CLASSROOMS in 100 schools will be turned into science labs in a bid to get students ready for the jobs of the future.
Cannington MLA Bill Johnston said 75 per cent of jobs in the fastest growing industries would require science, technology, economics and maths (STEM) skills and 90 per cent of jobs will need people with digital skills in the next two to five years.
The science lab initiative, announced last week, was an election commitment and the conversions are expected to start next year.
A further 100 schools will be identified in 2019 to be converted over the next two years.
Up to 50 places will be reserved for schools in low socio-economic areas and each of the 200 schools selected will be allocated $25,000 to purchase equipment and resources for their students.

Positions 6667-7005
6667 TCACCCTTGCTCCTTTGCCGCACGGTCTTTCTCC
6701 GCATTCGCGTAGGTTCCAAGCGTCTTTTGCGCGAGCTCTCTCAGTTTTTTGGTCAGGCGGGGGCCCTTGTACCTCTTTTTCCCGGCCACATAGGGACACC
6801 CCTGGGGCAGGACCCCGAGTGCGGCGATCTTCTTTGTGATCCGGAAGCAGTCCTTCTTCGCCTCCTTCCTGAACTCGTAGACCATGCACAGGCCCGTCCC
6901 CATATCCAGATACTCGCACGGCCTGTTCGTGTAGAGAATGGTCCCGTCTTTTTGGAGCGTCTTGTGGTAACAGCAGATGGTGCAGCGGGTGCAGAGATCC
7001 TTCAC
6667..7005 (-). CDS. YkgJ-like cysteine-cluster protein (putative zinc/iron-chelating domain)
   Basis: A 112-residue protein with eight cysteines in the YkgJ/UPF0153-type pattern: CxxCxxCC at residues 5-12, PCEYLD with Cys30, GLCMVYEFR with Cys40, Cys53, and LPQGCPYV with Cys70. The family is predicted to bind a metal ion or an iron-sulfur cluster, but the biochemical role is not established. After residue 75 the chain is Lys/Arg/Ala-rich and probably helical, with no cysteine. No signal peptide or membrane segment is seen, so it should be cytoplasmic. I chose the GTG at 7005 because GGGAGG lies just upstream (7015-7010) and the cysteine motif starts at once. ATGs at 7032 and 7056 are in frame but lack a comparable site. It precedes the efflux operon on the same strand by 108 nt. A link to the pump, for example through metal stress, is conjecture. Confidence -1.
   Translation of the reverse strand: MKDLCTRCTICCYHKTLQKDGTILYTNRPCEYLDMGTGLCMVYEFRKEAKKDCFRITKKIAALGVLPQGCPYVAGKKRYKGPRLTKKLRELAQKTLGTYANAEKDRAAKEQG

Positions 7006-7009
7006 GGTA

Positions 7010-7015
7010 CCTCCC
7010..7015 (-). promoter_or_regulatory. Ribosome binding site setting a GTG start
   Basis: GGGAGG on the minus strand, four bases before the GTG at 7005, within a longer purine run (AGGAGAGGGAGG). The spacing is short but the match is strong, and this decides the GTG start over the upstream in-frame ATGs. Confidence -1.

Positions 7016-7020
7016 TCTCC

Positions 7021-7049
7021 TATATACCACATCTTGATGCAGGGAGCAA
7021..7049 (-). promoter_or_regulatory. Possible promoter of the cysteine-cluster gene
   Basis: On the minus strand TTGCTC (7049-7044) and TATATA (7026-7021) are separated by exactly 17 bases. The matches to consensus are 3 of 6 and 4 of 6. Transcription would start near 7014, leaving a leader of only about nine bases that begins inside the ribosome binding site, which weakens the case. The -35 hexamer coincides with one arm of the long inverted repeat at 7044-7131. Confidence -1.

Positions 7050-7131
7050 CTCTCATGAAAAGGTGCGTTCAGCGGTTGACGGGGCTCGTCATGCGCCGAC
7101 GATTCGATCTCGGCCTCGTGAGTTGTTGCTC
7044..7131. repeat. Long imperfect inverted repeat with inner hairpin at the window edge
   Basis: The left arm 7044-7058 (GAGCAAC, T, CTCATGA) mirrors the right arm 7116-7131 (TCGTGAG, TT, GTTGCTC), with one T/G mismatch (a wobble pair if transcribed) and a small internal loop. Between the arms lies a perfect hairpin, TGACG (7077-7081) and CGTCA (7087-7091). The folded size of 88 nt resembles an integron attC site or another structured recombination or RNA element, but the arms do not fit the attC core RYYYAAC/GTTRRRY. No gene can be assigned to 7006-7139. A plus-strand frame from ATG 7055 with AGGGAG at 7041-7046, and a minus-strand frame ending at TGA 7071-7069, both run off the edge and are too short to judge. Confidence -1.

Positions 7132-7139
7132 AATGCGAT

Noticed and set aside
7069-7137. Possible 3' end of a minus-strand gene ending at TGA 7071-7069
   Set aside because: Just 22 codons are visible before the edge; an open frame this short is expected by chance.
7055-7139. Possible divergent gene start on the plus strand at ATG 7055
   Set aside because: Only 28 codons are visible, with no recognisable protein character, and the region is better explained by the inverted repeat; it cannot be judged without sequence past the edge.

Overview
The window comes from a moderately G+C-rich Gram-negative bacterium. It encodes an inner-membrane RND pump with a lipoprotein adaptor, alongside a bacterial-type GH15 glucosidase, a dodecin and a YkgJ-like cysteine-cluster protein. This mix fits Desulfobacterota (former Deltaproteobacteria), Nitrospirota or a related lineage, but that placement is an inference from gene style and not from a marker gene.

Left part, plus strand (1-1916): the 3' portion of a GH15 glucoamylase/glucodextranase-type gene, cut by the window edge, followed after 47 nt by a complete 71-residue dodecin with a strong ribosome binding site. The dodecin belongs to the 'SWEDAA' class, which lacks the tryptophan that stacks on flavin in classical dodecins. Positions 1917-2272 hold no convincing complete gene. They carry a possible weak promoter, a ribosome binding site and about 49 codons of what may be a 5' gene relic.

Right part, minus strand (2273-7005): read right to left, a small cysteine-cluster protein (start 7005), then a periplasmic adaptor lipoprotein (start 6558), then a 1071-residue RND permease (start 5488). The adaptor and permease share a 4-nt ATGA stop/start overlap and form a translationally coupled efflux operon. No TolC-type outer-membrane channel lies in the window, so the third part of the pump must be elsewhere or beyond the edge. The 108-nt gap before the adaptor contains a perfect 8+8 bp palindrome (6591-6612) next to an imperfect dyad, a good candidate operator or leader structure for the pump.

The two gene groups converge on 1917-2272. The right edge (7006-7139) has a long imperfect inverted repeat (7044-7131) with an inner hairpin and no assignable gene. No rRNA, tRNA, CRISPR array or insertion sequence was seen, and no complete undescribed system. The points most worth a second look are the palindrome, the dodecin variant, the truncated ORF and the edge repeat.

Curtin University’s head of school for Education Karen Murcia says graduates from science, technology, engineering and maths courses at university were declining.
“Children are choosing to not take maths or taking lower maths classes and are opting out of harder sciences like physics and chemistry,” Dr Murcia said.
She said human biology was still very popular in our state and the top five jobs least likely to be automated were some health workers, school teachers and engineers and those in ICT.